Chris Garrett was 'The Person Behind the Badge' tonight and he told us some anecdotes about his childhood based on the background set out here.
'I was born in England in Derby which is an industrialised town approximately 120 miles North of London and at least 100 miles from the nearest stretch of coastline. Rolls Royce aeroplane engines were made there.
I was brought up in the Anglican faith and, as a boy, I went to Sunday school, cubs, scouts, and I sang in the church choir. Yes, hard to believe it but I was a church choir boy.
I had an elder sister Cheryl, three years older, and a younger sister, Carol, seven years younger.
I played outside a lot with the other kids in our neighbourhood, playing games that stretched our imagination like Cowboys & Indians, using pegs as guns. We made soapbox trollies; we dammed up streams then blew up the dams with fireworks, we went fishing in the local canal, we laid coins on the railway line to squash halfpennies into pennies, shot plastic soldiers with our spud guns and went on long bike rides. All typical of kids of our time era.
I grew up in a terraced house like those you see on Coronation Street and money was always tight but we did always manage an annual excursion to the seaside. I got a new bucket and spade and a new pair of sandals nearly every year.
My Dad joined the Territorial Army when he was 18 to beat conscription but the plan back-fired on him as war broke out shortly after and he was first on the list to be called up. He was a soldier for the whole seven year duration of World War 2 and drove a tank through Italy, France and North Africa. His lack of qualifications limited his post war job prospects although he enjoyed his chosen Career as a Sales Rep selling Carpets and Paper products.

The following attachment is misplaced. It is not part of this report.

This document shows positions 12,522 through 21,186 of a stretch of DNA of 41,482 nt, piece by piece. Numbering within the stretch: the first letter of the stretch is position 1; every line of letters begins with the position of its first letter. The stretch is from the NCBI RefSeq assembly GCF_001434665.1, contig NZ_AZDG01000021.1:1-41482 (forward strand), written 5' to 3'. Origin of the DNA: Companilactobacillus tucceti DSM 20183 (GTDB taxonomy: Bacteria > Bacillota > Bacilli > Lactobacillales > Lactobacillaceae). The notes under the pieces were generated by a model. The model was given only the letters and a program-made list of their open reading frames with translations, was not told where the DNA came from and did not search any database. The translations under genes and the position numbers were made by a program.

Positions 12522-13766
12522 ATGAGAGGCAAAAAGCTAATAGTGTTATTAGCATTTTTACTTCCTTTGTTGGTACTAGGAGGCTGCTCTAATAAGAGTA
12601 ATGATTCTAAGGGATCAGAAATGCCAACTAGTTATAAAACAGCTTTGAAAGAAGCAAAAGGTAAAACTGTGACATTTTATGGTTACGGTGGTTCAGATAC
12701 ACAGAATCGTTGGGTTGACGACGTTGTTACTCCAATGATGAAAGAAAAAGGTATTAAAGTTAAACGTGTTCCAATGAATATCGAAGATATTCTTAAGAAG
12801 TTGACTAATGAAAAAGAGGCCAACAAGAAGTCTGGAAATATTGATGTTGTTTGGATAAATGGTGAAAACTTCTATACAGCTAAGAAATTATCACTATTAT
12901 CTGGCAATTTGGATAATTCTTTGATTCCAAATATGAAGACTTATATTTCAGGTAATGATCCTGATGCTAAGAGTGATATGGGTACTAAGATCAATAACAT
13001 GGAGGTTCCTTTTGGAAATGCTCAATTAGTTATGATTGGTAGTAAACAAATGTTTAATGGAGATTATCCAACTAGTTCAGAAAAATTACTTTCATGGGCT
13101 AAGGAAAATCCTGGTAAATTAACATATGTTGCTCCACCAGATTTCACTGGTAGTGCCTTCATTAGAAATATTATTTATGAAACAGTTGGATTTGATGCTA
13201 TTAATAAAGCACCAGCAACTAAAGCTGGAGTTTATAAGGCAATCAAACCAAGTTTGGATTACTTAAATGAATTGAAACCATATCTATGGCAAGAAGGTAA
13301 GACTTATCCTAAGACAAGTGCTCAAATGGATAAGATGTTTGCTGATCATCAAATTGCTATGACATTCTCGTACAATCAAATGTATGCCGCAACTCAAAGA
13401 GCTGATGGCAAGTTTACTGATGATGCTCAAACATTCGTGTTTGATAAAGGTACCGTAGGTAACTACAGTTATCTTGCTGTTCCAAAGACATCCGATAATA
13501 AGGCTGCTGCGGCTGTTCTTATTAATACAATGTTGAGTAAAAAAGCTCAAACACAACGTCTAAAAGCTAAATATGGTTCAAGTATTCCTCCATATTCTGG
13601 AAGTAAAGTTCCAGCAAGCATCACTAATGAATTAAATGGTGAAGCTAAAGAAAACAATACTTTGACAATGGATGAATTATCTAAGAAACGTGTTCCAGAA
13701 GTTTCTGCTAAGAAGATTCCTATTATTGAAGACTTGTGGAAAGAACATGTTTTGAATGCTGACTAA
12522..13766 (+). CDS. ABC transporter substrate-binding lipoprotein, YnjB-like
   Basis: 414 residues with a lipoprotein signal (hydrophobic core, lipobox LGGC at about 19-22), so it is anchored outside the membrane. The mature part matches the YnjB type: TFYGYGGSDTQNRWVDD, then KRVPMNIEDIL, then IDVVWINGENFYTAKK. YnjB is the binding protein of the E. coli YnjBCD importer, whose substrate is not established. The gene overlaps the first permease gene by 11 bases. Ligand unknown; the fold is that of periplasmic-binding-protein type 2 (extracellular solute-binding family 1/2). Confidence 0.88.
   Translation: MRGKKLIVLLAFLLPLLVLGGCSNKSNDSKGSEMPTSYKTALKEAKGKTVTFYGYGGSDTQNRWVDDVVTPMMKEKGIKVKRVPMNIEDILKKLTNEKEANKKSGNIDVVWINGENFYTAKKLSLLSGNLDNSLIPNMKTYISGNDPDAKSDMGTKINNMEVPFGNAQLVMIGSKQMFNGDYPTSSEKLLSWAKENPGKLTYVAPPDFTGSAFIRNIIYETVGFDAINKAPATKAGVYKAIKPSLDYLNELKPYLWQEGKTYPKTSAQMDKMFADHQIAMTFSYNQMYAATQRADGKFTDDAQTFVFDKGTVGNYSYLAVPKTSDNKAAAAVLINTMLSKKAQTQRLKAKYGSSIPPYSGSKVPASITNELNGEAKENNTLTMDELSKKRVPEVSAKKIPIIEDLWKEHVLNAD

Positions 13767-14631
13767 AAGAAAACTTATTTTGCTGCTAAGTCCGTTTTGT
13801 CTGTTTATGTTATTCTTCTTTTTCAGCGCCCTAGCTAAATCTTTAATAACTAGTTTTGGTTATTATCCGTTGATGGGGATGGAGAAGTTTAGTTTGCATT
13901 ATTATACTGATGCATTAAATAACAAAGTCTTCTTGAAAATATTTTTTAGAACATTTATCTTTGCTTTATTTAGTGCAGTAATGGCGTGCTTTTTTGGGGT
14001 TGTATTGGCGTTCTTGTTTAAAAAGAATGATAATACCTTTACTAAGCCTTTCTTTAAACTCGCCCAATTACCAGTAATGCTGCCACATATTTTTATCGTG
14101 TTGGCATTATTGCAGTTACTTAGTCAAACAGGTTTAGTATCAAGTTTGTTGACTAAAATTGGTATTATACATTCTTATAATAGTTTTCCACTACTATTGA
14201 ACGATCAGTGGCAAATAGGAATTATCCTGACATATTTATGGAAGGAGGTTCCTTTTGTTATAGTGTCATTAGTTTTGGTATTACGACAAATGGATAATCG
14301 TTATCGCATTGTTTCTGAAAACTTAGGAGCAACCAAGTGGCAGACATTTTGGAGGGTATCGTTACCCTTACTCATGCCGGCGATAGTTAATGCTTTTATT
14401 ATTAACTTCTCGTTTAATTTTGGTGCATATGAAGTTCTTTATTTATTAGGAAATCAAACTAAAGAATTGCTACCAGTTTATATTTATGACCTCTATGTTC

I was determined to succeed in life so at the age of thirteen, I got a morning paper round, a night paper round, a Sunday paper round and a Saturday job working for Burtons the Tailors, writing up the orders in the made-to-measure suits department.
During school holidays I worked as a farm labourer, spud picking and hay baling, and in the evenings I went out laying carpets with my Dad.
My family couldn't really afford to send me to university and in those days there were no Student Loans available so I left school at the age of 16 to start work with a Construction Company where I had managed to get a Cadetship as Trainee Quantity Surveyor doing day release and night tech for 5 years to get some Tertiary qualifications to follow the 7 'O' levels I achieved at school.
As a trainee I got a thorough grounding in the building industry and I was based on many building sites. Building sites in England are very bleak in winter with hard men working outside in the freezing cold amongst the ice and snow. I thought the foreman's ploy to leave men outside for two hours in the ice and snow waiting for a job interview was cruel until he explained to me that if they get the job they will be out in the cold ALL DAY and anyway he wanted to see how keen they were to get a job in the first place!!
It was on one of these sites I met a kerb-layer who had just returned from Australia. He told me that over there you could make good money and enjoy glorious sunshine.
My goal at this stage of my life was to find blue sky and sunshine, see some of the world and make enough money to buy a house on the good side of town when I got home. Australia fitted well into this game plan so, at the age of twenty-one, I left with a mate for Australia deciding to go to Perth. Perth was a beautiful place with white sandy beaches and when I arrived in December 1974 it was 40 degrees centigrade, so we lay on the beach all day and I got terribly sun burnt.
Perth was very isolated, thousands of kilometres from anywhere. There were no jobs in the building industry so it was a matter of applying ourselves to jobs that were going. We became car salesmen but also got a little side line going making name plaques for houses and selling them door to door. I got the sack from car sales for not selling any cars so I then got a job as a sales rep, selling concrete additives. After a few months we realised that Perth was not the place to be so we got on a bus to Sydney - three days and three nights on a bus across the Nullabor Plain.